Was the Sky Open Coverage On Par?
Post by Sports Writer Derek Clements
SO IT is all over for another year. And just what did we make of Sky Sports' much-heralded coverage of The 2016 Open Championship?
Well they certainly took it seriously, so much so that Sky Sports 1 became Sky Sports The Open for the week. And they promised that we would see the first shot struck every day and that they would follow every spit and cough until the final putt was holed.
Unsurprisingly, they were true to their word and we didn't miss a thing. Yes, there were the interminable advertisement breaks, but they were brief.
We had the benefit of Shot Tracker, we had the Sky Cart, we had Ewen Murray on marathon commentary duty for all four days, we had The Open Zone where Robert Lee and Claude Harmon took players through their routines, explaining what their thinking was on various shots, we had Colin Montgomerie giving us his idiosyncratic view of all things Troon. We also had the admirable Nick Faldo, Bruce Critchley and Paul McGinley calling the shots.
There was David Livingstone moved to tears as he introduced a piece on his late friend, Barclay Howard, a fine Scottish golfer who fought a life-long battle with alcohol before finally kicking the bottle and finishing as leading amateur at the 1997 Open at Troon - only to be diagnosed with cancer weeks later. He eventually succumbed 10 years later.
Richard Boxall, Andrew Coltart, Howard Clark - a cast of thousands. Then there was the delightful Di Dougherty, handing out cupcakes in the grandstand while mixing with the "punters", and Sarah Stirk interviewing players as they finished their rounds. Tim Barter, much respected by the players, has an easy style and an ability to persuade players to open up before going out to do business.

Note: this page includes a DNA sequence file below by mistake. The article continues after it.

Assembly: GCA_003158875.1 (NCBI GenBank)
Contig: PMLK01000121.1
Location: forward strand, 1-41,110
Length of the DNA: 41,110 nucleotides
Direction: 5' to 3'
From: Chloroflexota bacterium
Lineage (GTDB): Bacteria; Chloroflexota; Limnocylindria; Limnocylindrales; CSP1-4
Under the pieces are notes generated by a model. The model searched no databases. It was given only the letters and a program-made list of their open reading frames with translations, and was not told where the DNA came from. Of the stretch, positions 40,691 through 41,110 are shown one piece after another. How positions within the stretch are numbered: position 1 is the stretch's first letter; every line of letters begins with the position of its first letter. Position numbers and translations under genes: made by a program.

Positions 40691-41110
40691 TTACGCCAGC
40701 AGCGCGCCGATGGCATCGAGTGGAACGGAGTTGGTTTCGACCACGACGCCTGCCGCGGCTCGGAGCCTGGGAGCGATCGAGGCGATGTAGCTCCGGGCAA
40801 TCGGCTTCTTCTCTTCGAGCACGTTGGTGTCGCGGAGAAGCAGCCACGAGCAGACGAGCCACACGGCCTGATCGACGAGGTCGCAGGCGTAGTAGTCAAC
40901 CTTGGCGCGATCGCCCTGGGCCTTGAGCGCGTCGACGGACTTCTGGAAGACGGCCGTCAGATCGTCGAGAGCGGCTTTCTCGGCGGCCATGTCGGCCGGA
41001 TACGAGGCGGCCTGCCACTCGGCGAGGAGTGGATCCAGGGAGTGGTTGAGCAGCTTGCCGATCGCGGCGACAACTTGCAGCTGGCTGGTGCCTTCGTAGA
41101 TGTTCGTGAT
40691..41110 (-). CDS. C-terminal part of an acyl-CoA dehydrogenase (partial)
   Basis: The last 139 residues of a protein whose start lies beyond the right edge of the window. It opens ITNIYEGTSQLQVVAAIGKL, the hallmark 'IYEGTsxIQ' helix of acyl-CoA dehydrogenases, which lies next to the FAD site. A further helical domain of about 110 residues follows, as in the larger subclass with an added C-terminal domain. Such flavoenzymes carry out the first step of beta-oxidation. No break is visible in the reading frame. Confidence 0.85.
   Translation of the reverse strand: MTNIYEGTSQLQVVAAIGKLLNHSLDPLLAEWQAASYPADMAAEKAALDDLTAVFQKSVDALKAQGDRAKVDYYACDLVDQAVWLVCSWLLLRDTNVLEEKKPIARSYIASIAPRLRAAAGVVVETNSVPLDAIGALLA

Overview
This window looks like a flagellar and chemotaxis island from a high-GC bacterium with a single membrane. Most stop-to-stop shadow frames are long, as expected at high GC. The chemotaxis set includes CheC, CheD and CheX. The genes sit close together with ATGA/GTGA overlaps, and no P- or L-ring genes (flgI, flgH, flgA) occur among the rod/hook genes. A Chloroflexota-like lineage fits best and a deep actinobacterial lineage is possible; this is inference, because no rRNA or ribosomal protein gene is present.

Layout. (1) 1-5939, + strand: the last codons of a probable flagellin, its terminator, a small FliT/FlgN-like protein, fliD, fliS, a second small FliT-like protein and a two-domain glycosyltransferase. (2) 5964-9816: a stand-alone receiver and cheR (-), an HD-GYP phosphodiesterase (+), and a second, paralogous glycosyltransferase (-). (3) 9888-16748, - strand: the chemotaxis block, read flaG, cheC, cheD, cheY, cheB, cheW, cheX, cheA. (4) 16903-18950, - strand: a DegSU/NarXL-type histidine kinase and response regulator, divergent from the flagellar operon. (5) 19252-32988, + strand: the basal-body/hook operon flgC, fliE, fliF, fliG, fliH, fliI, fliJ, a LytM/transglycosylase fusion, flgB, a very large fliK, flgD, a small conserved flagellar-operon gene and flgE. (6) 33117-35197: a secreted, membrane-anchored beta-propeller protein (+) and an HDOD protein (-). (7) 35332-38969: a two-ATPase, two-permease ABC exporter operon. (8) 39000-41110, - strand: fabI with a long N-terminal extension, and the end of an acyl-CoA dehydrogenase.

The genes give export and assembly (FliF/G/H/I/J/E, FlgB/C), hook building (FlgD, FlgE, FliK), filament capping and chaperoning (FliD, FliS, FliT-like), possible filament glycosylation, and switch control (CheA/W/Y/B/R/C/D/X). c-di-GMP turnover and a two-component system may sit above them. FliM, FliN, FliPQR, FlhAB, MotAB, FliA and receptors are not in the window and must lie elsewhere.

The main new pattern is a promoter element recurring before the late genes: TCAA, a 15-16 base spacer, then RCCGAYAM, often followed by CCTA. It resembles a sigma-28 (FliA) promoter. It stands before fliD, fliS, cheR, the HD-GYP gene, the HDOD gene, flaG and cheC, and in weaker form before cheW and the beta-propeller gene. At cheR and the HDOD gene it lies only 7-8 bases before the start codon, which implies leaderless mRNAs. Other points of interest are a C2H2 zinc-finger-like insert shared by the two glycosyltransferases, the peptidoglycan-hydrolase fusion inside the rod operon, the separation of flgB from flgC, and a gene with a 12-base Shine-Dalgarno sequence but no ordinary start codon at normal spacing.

And we can't forget Butch Harmon (as much as many of us would like to). Butch is one of the world's best coaches and knows how the golf swing works. He also knows what makes many of these players tick. So why is he so infuriating? It could be something to do with the fact that he seems incapable of giving the players their proper names. "Come on Serge/Roars/Scotty/Stricks/
The ingredients were all there, yet there was something missing. Humour. Thank the lord then for Wayne Riley, the eccentric Australian. A former European Tour player, Riley knows the game inside out. Players like and respect him, and he is funny. But he is funny in an obvious way.
So here is the thing, and I never thought I would say this - I found myself missing Peter Alliss, and I found myself missing Ken Brown chuckling away in the background as Alliss comes out with a rare gem. Riley could be a natural successor to Alliss, but the problem is that Sky don't see him as a commentator - instead, they have him out on the course, following the leading groups.
Don't get me wrong, there was nothing wrong with Sky's coverage. It was very...worthy. Yes, worthy, that's the word. And it was highly professional too. They will no doubt sit down and reflect on their week and feel pretty smug with themselves but they should remember that golf, like all sport, is meant to be fun. It is not a matter of life and death.
What did you think? let us know in the comments below.
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